Get insights, tips and ideas straight from clinical psychologist, Dr. Demi Rhine
“What?!? You are supposed to be doing math and you are watching cat videos on YouTube?”
Charged with attending school on a device filled with more entertaining activities, our children will have a very difficult time staying on task.
When children toggle back and forth between schoolwork and other online activities, not only does it take them longer to finish assignments but research indicates that media multitasking is linked to lower levels of short and long-term memory, especially on tasks that require sustained, goal-directed attention (schoolwork). This behavior needs to be addressed to ensure our children can learn effectively this fall.
How do we handle this scenario when we can’t take away their device? How can we ensure they get their education when the online world is so enticing? Here is what to do:
Blame the device, not your child
Though completely understandable, when we get angry at them for being on YouTube children feel judged and wonder what is wrong with them that they cannot stay on task online. This will disconnect you from your child and also further decrease their ability to focus on schoolwork. Not the direction we want to go.
To find a new strategy, let’s take a look at the root of this problem. The fact is that most of us struggle with distractibility while working online. Platforms and Apps are designed intentionally to hook our attention, and these designs work on all of us, including our children. In other words, the design of the device is the problem - not the child. Our children toggle to YouTube not because they are inept or irresponsible, but because the developers are really good at what they do.
Rather than reacting with anger, take a breath, and remember to blame the device, not the child. Say:
You are on YouTube rather than math! Oh, dear! It is so hard. YouTube is designed to grab your attention. So hard to resist those pictures of those cute cats - and right next to a hard math assignment!”
Approaching the problem this way helps keep you connected to your child. Now you can move on to solving the problem.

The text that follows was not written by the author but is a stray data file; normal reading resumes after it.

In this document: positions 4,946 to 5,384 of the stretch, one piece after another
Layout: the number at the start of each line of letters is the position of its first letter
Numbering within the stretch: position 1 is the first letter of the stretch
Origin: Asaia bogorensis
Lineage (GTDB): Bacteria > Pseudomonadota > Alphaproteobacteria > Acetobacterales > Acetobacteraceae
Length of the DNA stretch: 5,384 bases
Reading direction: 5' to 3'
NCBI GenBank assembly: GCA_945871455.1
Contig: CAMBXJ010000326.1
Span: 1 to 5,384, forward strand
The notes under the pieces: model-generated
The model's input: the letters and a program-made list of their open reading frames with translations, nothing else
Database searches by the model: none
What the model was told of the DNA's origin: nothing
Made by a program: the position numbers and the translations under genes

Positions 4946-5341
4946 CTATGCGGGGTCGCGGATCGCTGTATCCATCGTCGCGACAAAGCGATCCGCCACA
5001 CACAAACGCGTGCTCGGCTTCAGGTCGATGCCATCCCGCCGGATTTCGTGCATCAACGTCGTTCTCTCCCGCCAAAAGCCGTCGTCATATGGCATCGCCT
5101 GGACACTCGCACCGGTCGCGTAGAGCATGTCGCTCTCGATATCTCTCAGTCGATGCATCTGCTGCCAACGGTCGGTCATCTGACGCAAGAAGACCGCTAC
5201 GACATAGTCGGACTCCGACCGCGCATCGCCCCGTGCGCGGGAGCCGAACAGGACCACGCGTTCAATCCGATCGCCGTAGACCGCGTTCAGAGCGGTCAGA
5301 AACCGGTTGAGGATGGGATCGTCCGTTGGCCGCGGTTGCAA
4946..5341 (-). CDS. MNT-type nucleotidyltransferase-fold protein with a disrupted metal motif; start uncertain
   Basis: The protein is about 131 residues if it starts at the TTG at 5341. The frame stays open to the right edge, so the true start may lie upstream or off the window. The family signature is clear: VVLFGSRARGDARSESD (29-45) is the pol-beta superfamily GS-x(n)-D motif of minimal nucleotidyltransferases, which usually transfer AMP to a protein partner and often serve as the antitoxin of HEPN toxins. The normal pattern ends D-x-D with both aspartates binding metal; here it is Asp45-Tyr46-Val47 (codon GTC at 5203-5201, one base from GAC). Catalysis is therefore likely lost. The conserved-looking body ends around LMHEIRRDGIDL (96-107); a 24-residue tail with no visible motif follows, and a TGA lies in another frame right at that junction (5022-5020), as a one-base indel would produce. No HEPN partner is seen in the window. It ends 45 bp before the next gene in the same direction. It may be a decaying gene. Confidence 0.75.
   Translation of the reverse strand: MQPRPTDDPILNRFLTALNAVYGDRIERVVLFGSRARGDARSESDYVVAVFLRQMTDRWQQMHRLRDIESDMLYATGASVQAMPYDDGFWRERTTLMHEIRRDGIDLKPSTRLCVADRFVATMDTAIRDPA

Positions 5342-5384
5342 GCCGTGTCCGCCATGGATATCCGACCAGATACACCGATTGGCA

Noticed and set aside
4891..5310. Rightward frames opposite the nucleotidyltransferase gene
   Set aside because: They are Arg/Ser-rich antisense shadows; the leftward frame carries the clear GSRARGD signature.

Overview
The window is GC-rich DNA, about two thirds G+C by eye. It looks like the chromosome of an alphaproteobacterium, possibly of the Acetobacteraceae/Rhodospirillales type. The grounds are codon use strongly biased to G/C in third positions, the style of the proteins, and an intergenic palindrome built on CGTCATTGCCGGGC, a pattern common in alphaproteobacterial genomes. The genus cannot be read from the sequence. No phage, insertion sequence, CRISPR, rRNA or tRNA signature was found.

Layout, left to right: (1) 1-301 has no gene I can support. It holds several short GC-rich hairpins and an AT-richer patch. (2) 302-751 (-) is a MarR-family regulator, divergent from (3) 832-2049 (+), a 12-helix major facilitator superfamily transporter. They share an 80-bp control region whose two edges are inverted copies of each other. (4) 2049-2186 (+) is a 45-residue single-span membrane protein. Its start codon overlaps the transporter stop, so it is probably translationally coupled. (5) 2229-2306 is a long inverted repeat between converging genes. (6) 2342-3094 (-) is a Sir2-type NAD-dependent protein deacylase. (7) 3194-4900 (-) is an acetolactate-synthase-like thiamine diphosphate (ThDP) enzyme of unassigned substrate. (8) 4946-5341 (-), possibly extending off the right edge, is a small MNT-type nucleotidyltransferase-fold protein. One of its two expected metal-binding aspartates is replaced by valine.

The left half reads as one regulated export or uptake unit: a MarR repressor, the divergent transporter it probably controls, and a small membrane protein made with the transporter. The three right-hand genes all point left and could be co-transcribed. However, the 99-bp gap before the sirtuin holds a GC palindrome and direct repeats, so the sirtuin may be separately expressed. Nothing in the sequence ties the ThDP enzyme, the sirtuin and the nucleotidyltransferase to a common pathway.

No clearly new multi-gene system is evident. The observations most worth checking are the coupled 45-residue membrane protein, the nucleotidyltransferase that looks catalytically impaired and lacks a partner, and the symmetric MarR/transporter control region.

Assume That Your Child Doesn’t Know How to Resist Media Multitasking
Young children do not have the executive functioning ability to consistently resist clicking the tempting cat video, and pre-teens and teens are just beginning to develop the cognitive capacities to do so. Assume that your child does not know how to resist multitasking.
In this case, your job is to help them develop this ability. Think - how do I solve this problem in my own life? Here are some common strategies to teach your child.
Tell your child:
It’s not your fault that you click on YouTube... and I do need to teach you how to avoid doing this. If we give in to these temptations, the constant switching around can actually decrease our brain’s capacity to learn and remember. It also takes much longer to complete work. Believe me, I’ve been there! Here is what I do to deal with this. What do you think would help you?
Work with your child to put a plan in place. It will take time for your child to develop this skill. Be patient. Stick with it. With practice, your child can learn this!
Check to See if Schoolwork Help is Needed
Adults and children will naturally toggle more when faced with particularly challenging OR particularly unengaging tasks. Becoming distracted by other online activities can be a sign that they are struggling with their schoolwork. Ask them which subjects tend to be harder to focus on, and explore why this may be so. Help them get more support in these particular areas.
Hold Firm Limits
I suggest holding a firm limit on media multitasking. This does not mean obsessively looking at your children’s screens while they do school work this fall. This will drive them crazy and it is not possible to enforce a rule that they can never get off task, especially with pre-teens and older. Instead, pay attention to whether this behavior is interfering or compromising their schoolwork, and if so - make a change.
The overall message should be that they can only have the freedom to do their work online away from adults if
If either of these is not the case, your child should do their schoolwork within the supervision of adults until they meet the above criteria. When they do, let them try doing schoolwork in their room once or twice per day, and build up from there. If media-multitasking again interferes, bring them temporarily back into common space.
Remember this like every new skill, this takes time and practice. Be patient but stick with it. Though they may not enjoy this process, at a deeper level they will be relieved to have help learning to manage this tricky aspect of the online world. And the skills you are teaching are critical to their future success in the screen-filled world in which they will live.
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About Beyond Limits Academy
Beyond Limits is a simple step-by-step online program that teaches parents how to prepare their children for a lifetime of safe and healthy technology use. Going beyond just screen time limits, our skills-based approach provides a clear roadmap that reduces conflict and sets children up to manage their own tech use independently and responsibly. In an increasingly digital world, preparing our children to use technology wisely is no longer an option . . . it's a necessity.
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